jump to last post 1-8 of 8 discussions (8 posts)

Why are children always saying, "I'm bored," or "that's boring" ?

  1. puregrace profile image68
    puregraceposted 7 years ago

    Why are children always saying, "I'm bored," or "that's boring" ?

    It seems they say this when there is plenty for them to do, like clean their rooms or help someone out, but choose not to.
    How should we encourage them to see that the boredom comes from within, their attitude to the reality in front of them?

  2. prettydarkhorse profile image63
    prettydarkhorseposted 7 years ago

    that is true, children get bored easily. get a scheduler and put their checklist there. You must engage them and assign a checklist for them works that way, brush their teeth, take  a bath, read some, fix their room, playtime etc... Then tell them "good job" or put a star at their scheduler at the end of the day, until they will be encourage to do those things and get busier

  3. Right On Time profile image64
    Right On Timeposted 7 years ago

    Because the modern media teaches kids that to be happy you need to be entertained 24 hours a day, seven days a week...by the media. It offers the problem and provides the only "solution". That's why I don't have children, as a parent you gotta be kind of a gatekeeper, psychologist, financial consultant, dietitian and personal trainer. I admire anyone who signs up for it.

  4. profile image46
    businessman35posted 7 years ago

    Sometimes kids say this in a way where they would like you to suggest an activity. It could also be a tester to see what kind of attention you will draw upon the phrase (that could go with any phrase). Kids are very over looked in their intelligence. I’m not saying this in any discouraging manor but I think kids use reverse psychology in everyday life without them or adults noticing. If searched for its clear that it’s almost second nature. (You will identify almost it all the time). Next time reverse the statement into a question. (Well why are you bored. What makes this boring?) From there you most likely could spark up what’s truly on their mind. Let’s face it; kids must have something on their mind if this particular statement is brought up.

  5. puregrace profile image68
    puregraceposted 7 years ago

    Could it be we've trained them to do things quickly because of our hectic schedules and now they choose not to do long tasks or hard tasks? Or have we made it too easy for them by doing so much ourselves? Or do they feel overwhelmed because we haven't expected them to do the tougher kinds of things more often?

    Lots of questions as I think through this topic.

    I was never bored as a child, and am still not bored.

  6. profile image0
    Butch Newsposted 7 years ago

    Kids have short attention spans and they do get bored easily.

    Offer kids a small reward to do chores and let them see that you too do chores.  Cleaning a room is not something anyone gets excited about, and helping others is most often seen as work by most everyone including kids.

    Parents need to set constant examples and few do.

    Be a good example to kids around you.  Show some excitement when doing things, even sweeping the floor.  Make it a game to see who can do it better, or faster.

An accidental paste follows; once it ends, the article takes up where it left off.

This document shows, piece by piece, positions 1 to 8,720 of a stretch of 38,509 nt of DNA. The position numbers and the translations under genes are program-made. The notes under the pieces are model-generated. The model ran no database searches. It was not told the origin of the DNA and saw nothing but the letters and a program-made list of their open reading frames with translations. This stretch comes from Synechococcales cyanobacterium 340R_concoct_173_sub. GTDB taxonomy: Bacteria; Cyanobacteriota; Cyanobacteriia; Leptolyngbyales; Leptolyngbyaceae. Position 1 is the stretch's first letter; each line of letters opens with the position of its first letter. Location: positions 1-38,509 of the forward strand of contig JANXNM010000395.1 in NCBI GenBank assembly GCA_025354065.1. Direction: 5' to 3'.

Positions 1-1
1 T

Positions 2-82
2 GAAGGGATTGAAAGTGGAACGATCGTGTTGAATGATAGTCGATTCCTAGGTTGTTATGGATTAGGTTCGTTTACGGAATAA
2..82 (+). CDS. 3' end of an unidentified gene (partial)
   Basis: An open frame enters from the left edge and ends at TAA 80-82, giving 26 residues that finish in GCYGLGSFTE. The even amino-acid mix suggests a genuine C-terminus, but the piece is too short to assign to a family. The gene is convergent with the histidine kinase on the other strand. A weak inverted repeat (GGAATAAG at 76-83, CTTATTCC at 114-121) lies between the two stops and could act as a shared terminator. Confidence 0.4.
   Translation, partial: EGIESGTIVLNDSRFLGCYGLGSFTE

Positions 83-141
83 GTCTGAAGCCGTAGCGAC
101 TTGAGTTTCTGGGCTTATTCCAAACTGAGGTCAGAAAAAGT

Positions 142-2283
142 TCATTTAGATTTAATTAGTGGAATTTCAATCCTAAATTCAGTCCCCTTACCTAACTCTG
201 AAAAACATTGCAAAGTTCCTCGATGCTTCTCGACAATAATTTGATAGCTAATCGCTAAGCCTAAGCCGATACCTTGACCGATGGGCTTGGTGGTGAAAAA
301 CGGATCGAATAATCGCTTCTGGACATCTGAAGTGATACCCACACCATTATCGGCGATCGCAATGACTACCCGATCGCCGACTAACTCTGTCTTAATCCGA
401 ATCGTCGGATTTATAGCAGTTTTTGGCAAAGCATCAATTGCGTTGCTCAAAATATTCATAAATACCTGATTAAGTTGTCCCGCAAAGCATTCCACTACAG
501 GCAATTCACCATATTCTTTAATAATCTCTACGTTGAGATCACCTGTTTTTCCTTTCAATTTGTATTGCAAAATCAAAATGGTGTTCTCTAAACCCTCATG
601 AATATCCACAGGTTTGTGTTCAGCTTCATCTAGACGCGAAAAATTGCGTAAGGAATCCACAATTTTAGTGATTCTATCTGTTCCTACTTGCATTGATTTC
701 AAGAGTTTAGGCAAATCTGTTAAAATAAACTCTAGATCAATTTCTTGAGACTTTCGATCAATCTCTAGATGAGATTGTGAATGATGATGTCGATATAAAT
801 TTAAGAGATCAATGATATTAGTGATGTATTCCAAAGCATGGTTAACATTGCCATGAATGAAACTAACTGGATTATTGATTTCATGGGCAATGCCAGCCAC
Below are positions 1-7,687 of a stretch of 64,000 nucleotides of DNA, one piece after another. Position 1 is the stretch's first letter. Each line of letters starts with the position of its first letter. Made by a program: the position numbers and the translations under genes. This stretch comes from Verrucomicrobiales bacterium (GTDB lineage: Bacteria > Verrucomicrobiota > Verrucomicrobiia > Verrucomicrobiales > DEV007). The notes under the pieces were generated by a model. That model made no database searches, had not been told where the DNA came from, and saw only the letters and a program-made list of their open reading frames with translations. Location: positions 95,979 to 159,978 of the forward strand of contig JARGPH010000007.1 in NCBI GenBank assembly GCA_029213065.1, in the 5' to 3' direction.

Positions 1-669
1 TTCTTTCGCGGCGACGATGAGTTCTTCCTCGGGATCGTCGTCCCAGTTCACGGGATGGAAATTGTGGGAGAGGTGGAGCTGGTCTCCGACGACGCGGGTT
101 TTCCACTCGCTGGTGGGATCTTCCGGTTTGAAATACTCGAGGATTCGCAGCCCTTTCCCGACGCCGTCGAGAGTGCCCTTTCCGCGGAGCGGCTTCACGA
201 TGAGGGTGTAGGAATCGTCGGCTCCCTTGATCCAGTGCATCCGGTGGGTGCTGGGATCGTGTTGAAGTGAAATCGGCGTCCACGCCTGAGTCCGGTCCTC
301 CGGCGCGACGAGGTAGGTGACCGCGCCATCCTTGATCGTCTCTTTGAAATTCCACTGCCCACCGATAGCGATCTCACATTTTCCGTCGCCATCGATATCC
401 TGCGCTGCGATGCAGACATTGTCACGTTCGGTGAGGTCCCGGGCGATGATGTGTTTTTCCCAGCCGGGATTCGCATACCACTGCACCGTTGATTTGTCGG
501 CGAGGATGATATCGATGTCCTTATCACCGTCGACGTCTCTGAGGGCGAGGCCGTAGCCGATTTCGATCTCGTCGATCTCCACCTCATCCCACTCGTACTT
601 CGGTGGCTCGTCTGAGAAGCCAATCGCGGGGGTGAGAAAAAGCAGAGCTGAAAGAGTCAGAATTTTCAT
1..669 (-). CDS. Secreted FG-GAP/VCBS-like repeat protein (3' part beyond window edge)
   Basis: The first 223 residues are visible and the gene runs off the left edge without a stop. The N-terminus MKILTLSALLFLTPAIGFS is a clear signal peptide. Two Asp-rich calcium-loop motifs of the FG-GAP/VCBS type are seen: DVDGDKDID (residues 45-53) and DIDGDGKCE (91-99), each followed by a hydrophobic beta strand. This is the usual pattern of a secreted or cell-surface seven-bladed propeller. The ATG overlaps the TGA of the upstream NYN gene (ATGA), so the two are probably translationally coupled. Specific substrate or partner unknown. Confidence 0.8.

7. tinaweha profile image67
    tinawehaposted 7 years ago

    Kids watch too much television. Send them outside to play in the yard. If you don't live in such a safe neighborhood, go outside and play with them.

    Or get a board game and play that with them.  I really like the Labyrinth Maze game from Ravensberger.  It might be called the Amazing Labyrinth.  If they're not old enough for that get the Rivers, Roads and Rails puzzle game from Ravensburger.  I think that is the name of the company that makes these...it's a German company.  You can find it at fatbraintoys.com. 

    I don't make any money from pushing these board games, but I really like both games.  I used to say I was bored all the time when I was young...and I really was bored.

  8. Lori Allison profile image58
    Lori Allisonposted 7 years ago

    I'm taking Early Childhood Education right now and we are learning "best practices" for care-giving. Off the bat I want to say that we are taught never to say "GOOD JOB" or offer rewards. This only makes the child strive to impress, or hurry past a learning process to produce something an adult with will happy with. You have to keep in mind that when a child is young their parents and caregivers are number one in their lives. They want to do what they can to make them happy. I work at a center and the children who move from activity to activity are the ones that aren't being engaged or challenged with what they are doing. Basically I know a lot of parents are really busy with work. housework, caring for more than one child, and making dinner etc. But when a child comes to you and says they are bored it's because they want you to play with them. They need to be challenged and engaged.For example, your child is playing with blocks for a while and you see them start getting bored , approach them and start giving positive feedback "wow, look how tall you make that, can you show me how you did it." By doing this youll be engaging them in the activity longer, challenging their skills and abilities and be giving them the proper praise and acknowledgment they are seeking from you. It might be boring as anything watching the kid build a tower... but it is so good for them to feel what they are doing is noticed. Then they might stay and try new things with that blocks. All in all not getting bored as easily. If you don't have time look into a nanny or newly graduated ECE. They will have the latest "best practice" knowledge. There aren't there to replace you or challenge your views but you might be surprised with the little things that can make a child more engaged without a computer or TV in front of them.